The Great War
Nov 20, 2015 05:54AM
● By Erica Shames
After the declaration of war, the young men of America, including my father Chester Earl Baker, volunteered for military service and headed to El Paso, Tx, to train for war.
By May 1918 the arrival of the American troops in France put new heart into the exhausted French and British soldiers. After five months of war, with a bleak winter facing them, the Germans sued for peace. The Armistice was signed Nov. 11, 1918—the eleventh hour of the eleventh day of the eleventh month. How well I remember standing beside my desk in school to observe the anniversary of the day America fought against tyranny and won.
Most of my classmates had dads who had served with my father on the Texas/Mexico border and in France. Often, these old comrades would gather on our front porch or in our living room to relive the war. They would mourn the Huntingdon boys who died in France and—though my father only attained the rank of corporal—credit him with their safe return to the most beautiful town in America, Huntingdon, Pa. They nicknamed him Zeb—I don’t know why—as well as “Mother Hen,” because he kept them out of trouble on the border and all through France until they were headed home.
I knew why he “mothered” them; he loved them. And he spent much of his post-war life “scribbling” about them and their adventures in the Great War. Indeed, he became a printer in civilian life, even, for a time, publishing a small newspaper for which he wrote nearly every word. My three older sisters and my brother never got bit by the “scribbler” bug but I did, big time. I think I became a fellow “scribbler” while working in the print shop with him at age 10. To my intense pride, he told me I was the first “printer’s devil” he ever knew who was a girl.
Dad died in 1980 at the age of 86: my mother in 1987, at the age of 85. When we emptied the house for the new owner, I brought home three versions of dad’s memories of Company F at El Paso, training on the border, at Camp Hancock, Ga, and, finally, invading France. Since I was not too certain about the history of World War I, and afraid my dad’s memory might have failed a little, I bought several definitive World War I histories.
Editing his diary proved easy—simply typing the longest version onto my computer, then checking the shorter ones to be certain I hadn’t missed anything. I indexed it and found someone to restore the many photographs he’d taken on the border and at Camp Hancock. There was even a drawing he’d made of the bridge between El Paso and Juarez, Mexico, with an automobile crossing it. I can only conclude he’d forgotten his camera that day or couldn’t buy film for it.
Doughboy’s Diary sold first time out to a small but prestigious Pennsylvania firm, White Mane Publishing, of Shippensburg, earning excellent reviews from Publishers Weekly and Military History Illustrated. As if I needed further proof of the book’s excellence, my niece, Dixie Dunlap Enyeart, called to tell me a history professor from Juniata College was giving a lecture at the Huntingdon Historical Society on Doughboy’s Diary for his WWI segment.
Recently, my youngest daughter Rosemary—her treasured copy of Doughboy’s Diary in hand—along with her husband, Lt. Col. Michael Petrunyak, and their two children, actually attempted to walk in her beloved Pappy’s footsteps. They reached the battlefield at Fisme, France, so late one afternoon they hesitated to go in, but the elderly man on duty took one look at the book and asked Rosie where she’d gotten it. She explained that her mother had found her late father’s diary, edited it and sold it to a publisher. Although it was nearly closing time, he enthusiastically motioned them to enter. Realizing the hour, they declined, but promised to return in the morning to answer questions about Rosie’s granddad.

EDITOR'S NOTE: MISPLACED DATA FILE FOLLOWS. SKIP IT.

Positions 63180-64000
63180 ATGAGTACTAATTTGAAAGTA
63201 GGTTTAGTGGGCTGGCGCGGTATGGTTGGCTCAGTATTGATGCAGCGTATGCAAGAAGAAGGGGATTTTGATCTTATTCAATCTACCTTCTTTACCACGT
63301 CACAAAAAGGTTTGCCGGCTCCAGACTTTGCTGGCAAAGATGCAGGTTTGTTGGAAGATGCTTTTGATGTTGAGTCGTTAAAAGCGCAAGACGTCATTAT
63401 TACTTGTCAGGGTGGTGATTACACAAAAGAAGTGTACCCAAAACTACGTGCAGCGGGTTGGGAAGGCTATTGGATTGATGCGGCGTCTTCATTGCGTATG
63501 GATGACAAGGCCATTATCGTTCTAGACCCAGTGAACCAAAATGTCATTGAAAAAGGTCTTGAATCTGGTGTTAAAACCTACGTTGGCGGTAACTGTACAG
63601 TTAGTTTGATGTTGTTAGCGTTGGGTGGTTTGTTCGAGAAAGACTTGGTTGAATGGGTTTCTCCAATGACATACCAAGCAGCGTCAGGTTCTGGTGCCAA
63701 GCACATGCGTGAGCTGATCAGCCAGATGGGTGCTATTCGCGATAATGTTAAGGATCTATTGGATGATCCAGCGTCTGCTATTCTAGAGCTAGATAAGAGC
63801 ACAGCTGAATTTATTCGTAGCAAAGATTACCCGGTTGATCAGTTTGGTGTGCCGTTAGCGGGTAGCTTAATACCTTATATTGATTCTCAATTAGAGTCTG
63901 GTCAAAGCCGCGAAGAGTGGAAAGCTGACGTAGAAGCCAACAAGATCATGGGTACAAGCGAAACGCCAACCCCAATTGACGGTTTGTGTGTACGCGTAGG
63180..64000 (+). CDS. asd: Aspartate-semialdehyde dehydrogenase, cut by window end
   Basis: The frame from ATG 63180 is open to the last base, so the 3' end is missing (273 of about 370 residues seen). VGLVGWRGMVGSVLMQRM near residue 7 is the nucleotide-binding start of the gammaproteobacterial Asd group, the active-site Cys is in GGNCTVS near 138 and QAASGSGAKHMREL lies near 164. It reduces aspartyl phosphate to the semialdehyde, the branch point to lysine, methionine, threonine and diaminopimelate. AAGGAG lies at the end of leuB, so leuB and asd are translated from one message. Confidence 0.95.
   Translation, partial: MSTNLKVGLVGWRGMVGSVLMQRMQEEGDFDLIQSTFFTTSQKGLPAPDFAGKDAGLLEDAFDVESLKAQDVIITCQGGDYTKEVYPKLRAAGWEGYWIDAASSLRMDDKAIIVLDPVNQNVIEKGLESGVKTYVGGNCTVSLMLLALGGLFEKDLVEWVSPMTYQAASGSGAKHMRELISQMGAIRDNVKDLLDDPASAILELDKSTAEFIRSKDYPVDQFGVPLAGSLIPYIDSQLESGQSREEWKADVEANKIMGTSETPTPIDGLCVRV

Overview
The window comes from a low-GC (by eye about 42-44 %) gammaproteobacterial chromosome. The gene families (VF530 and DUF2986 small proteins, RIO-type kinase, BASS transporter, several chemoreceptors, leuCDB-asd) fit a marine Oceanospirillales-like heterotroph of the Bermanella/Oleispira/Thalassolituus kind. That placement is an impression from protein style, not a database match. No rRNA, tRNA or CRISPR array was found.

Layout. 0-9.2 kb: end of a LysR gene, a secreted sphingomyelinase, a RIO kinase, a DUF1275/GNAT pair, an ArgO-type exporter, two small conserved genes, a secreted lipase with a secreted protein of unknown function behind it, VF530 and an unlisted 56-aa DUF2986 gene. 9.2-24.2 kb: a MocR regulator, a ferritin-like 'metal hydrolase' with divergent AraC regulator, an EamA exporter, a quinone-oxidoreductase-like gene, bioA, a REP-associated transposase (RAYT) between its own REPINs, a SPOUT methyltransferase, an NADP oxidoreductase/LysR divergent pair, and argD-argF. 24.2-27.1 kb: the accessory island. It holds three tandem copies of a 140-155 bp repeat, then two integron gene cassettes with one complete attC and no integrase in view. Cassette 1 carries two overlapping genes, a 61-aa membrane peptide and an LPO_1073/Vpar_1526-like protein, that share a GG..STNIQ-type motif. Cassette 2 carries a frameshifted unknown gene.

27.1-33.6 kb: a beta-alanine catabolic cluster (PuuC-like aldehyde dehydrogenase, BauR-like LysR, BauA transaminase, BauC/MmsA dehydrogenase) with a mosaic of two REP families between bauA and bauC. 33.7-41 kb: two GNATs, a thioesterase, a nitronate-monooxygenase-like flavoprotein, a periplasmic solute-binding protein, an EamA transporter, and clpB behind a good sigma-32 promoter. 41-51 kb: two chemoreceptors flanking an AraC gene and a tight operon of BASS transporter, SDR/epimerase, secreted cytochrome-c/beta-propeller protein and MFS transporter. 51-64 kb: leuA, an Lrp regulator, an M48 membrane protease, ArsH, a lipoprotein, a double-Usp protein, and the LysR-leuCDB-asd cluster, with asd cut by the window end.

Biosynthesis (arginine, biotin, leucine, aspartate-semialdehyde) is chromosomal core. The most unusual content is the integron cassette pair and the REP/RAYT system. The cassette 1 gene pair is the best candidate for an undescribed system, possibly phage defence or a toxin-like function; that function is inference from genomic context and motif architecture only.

When they arrived the next morning, the entire population of the village, many of them weeping, awaited them. Through the English-speaking museum guide, they asked if the diary was available in French. At that time, it was not; now, thanks to another of my wonderful daughters, Margaret Wolfe, it is—on Amazon.
Selling my scribbling
I’d met and married Vince Ragosta and given birth to 11 children before I realized I could help educate all those children by, like my dad, selling my “scribbling.” I wrote 13 historical and contemporary romances for Doubleday and Baker’s Dozen, a weekly family humor column, for Twin Circle of Los Angeles.
The kids were all living useful, happy lives on their own and we had lost their dear father to cancer in 1990, before another of the passions I’d inherited from dad—loving Huntingdon with all my heart—prompted me to write about the predominantly British ancestors of the first settlers of Huntingdon County and the travails that drove them to brave the wilderness. Vince had taught me to drive right before he died, so now that neither he nor our children needed my attention, I finally had leisure time to research these forebears’ lives and times. The results are historical novels Bonny Ketty Gordon, A Thousand Kingdoms, The Monmouth Rebel and High Wind Rising.
And, also thanks to Margaret, we’ve just e-published these “Huntingdon Chronicles” as well as an anthology of the “Baker’s Dozen” columns and Dad’s Doughboy’s Diary on Amazon.
Written by Millie Baker, who graduated from Huntingdon High School in 1949, married Vincent Ragosta in 1950 and helped rear their 11 children by writing.